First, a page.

TAICHUNG, TAIWAN—The factory floor of Dah Lih machinery in Taichung, Taiwan is massive, clean and busy, with metalworking, assembly and inspection of machine tool components. Most of the workers are in the company uniform of a button-down short-sleeve shirt with the company logo. Most, but not all. One is intently hand-scraping the guideways of a five-axis machining center and wearing a white t-shirt with rolled-up sleeves. In this area of the factory are a few others, similarly attired and also doing the all-important work of hand-scraping hard, flat metal surfaces.
These are contract workers, explained Tim Wen of the company’s international operations department. The facility’s full-time workforce of over 250 people is supplemented by 50 such workers.
One might assume that these contract workers, as they are in many businesses in many countries, are lower in the pecking order than the full-timers, with lower pay, fewer or no benefits, hired on at busy times and let loose when not needed. That assumption would be wrong however.
The 60-km2 “golden circle of manufacturing” around Taichung is home to literally tens of thousands of factories. The Taiwan External Trade Development Council estimates that at least 350,000 metalworking professionals work in this region.The council recently sponsored a media tour of ten machine-tool companies in this area, including Dah Lih. Taiwan manufacturing prowess is becoming recognized, but slowly. Like Japan and Korea, the island nation has transformed itself from being a maker of cheap but low-quality equipment to becoming a highly efficient and skilled maker of top-level machines. Japan and Korea’s reputations lagged behind their prowess: Americans in their middle years can still remember when “Made in Japan” was shorthand for cheap and shoddy. Times change. Taiwan now seems to be occupying a moment in their history when its own ability to make high-quality equipment is at a high level, but its reputation in the public eye hasn’t caught up yet. These manufacturers and their machine-tool products are still largely a well-kept secret.
Among those keeping the secret are customers in Europe and Japan who are machine-tool makers themselves. Litz Hitech and Exact Machinery are just two companies in the Greater Taichung area that make complete machines for machine tool makers in Europe to sell under those customers’ names. Exact’s rotary tables and Litz’s laser engravers—in their customers’ well-known colors—were easy for visitors to see (but not photograph: no cameras were permitted) on their factory floors, a testament to both quality and secrecy.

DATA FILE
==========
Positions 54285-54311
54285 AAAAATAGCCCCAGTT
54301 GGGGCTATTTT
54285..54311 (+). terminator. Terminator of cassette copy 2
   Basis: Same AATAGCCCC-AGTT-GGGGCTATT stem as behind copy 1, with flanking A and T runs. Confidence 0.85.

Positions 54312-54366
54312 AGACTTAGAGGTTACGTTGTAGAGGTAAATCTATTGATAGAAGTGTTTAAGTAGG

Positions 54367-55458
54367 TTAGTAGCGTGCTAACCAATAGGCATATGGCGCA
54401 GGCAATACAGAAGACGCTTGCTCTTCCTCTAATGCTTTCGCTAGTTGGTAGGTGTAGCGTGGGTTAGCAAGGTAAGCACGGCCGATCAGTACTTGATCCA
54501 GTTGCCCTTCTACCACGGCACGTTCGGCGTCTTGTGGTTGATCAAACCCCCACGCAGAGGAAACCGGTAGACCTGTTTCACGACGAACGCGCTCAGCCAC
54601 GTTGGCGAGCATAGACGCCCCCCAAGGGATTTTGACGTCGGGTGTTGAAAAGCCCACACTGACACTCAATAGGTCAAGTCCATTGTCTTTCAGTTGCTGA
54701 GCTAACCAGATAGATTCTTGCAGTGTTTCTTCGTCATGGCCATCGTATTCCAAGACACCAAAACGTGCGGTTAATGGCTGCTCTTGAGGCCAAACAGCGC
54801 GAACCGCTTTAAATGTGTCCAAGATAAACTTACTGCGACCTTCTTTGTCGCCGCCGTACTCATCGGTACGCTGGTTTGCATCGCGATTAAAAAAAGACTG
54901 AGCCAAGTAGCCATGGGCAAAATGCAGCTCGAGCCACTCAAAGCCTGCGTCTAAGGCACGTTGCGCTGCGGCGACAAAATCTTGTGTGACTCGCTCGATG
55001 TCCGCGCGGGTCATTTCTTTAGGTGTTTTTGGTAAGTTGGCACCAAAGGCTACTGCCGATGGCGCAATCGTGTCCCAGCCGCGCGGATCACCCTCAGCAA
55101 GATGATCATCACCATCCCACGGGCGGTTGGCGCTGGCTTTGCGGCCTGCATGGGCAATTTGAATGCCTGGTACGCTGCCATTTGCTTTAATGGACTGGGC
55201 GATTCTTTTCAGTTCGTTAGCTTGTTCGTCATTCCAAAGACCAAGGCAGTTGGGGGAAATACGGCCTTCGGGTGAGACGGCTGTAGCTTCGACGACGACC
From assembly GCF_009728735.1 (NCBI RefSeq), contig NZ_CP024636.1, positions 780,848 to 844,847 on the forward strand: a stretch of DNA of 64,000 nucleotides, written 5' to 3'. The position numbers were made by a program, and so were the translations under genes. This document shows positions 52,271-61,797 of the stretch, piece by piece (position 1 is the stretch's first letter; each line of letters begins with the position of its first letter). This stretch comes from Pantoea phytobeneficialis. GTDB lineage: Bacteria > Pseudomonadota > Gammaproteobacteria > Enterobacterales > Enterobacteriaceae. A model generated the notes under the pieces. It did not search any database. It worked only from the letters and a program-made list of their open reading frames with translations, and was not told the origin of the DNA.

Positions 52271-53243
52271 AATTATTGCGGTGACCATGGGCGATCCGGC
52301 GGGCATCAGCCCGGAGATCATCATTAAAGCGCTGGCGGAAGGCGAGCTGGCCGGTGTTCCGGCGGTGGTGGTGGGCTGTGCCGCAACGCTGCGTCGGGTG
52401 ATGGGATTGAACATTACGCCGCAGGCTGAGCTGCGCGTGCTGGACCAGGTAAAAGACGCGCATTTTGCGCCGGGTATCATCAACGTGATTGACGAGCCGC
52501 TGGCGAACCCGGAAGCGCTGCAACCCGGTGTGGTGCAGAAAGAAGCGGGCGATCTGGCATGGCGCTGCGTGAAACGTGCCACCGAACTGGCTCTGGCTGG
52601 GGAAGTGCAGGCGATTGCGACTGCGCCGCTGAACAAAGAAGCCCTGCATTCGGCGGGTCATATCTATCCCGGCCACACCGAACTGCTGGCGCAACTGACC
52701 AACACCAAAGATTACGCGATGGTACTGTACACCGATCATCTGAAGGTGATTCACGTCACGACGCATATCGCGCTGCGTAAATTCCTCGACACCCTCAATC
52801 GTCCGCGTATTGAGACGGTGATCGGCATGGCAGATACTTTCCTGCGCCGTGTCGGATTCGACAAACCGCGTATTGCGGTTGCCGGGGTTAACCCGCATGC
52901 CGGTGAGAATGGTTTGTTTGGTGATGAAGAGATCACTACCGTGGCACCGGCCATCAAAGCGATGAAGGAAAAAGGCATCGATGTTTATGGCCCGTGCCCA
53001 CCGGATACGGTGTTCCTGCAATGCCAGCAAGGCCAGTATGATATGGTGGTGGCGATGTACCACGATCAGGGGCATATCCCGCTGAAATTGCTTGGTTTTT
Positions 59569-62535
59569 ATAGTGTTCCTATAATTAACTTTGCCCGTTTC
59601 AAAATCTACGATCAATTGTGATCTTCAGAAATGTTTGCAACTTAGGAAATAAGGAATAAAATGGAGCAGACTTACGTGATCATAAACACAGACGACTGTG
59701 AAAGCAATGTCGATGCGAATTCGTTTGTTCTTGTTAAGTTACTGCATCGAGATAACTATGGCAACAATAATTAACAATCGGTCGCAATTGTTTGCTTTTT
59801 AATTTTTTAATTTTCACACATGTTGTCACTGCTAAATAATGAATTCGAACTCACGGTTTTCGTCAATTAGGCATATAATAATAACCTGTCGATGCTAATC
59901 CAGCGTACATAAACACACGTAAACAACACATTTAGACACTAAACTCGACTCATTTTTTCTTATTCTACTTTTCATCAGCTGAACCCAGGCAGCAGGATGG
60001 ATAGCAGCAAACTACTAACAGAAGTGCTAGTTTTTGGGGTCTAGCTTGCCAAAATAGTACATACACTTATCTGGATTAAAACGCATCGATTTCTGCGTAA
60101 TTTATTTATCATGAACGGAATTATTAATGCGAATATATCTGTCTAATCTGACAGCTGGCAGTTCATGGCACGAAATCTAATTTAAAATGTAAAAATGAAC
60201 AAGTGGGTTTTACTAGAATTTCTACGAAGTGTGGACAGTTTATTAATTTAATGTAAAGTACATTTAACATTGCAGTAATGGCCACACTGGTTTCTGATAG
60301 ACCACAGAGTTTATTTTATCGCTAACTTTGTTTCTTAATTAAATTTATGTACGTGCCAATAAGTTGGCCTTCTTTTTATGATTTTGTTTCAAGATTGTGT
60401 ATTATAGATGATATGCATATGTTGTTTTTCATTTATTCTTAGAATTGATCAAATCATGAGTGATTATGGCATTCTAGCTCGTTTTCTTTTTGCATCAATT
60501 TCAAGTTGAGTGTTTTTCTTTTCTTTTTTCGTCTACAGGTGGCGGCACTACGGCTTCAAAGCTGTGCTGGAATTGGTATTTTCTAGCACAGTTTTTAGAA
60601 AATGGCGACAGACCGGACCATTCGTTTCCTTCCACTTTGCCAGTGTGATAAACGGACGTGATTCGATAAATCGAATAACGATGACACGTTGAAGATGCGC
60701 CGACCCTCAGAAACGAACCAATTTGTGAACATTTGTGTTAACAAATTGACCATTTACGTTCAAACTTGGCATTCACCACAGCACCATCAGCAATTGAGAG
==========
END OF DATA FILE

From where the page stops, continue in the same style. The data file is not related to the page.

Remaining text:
As Japan’s and Korea’s did, however, Taiwan’s reputation around the world is catching up with its prowess. That prowess depends on quality control systems and lean programs to keep each company at the top of its game. And of course it depends on a skilled workforce.
And that brings us back to those t-shirted contract workers. Among these tens of thousands of companies there is a lot of competition for skilled workers—and more so in recent years, according to Dah Lih’s Tim Wen. Dah Lih Machinery was founded in 1960 and currently has workers that include veterans of 40–50 years of experience here. But as in other developed countries, the past couple of decades has seen local and national government encouraging young people to attend universities and forego the manufacturing realm.
“Now, all of these young people have huge school loan debts—and manufacturing doesn’t have enough new engineers,” Wen says.
The companies in the Greater Taichung area have a further disadvantage when it comes to attracting young workers, he points out: Taichung doesn’t have the glamor of the capital of Taipei and is also a landlocked area of an island nation.
Dah Lih is taking steps to alleviate the shortage of young talent, Wen says. As other companies are doing, Dah Lih is now collaborating with universities and vocational schools to offer students a dual system that combines hands-on work at a factory with classes at school. These moves haven’t really changed the trend as of yet, however, Wen says.
For all of these reasons, the experienced craftsmen (and as of now they are all men) who do crucial precision work such as hand scraping are in an enviable position of being a rare and dwindling commodity. As individually contracted workers, they make about double the salary of the full-time employees in the plant. They are completely responsible for the quality of their work; if they do something incorrectly, they must fix it at no charge. But this is seldom an issue at Dah Lih, Wen says.
Some of the aging contract workers are now bringing their sons in to learn the craft, hoping to pass on the work to them without either generation becoming a full-time employee of a single company. There aren’t enough sons—or at least interested sons—to replace their aging fathers, however, Wen notes—and so, for now, the hand scrapers in their white t-shirts stand out as beneficiaries of this local version of the aging-workforce challenge.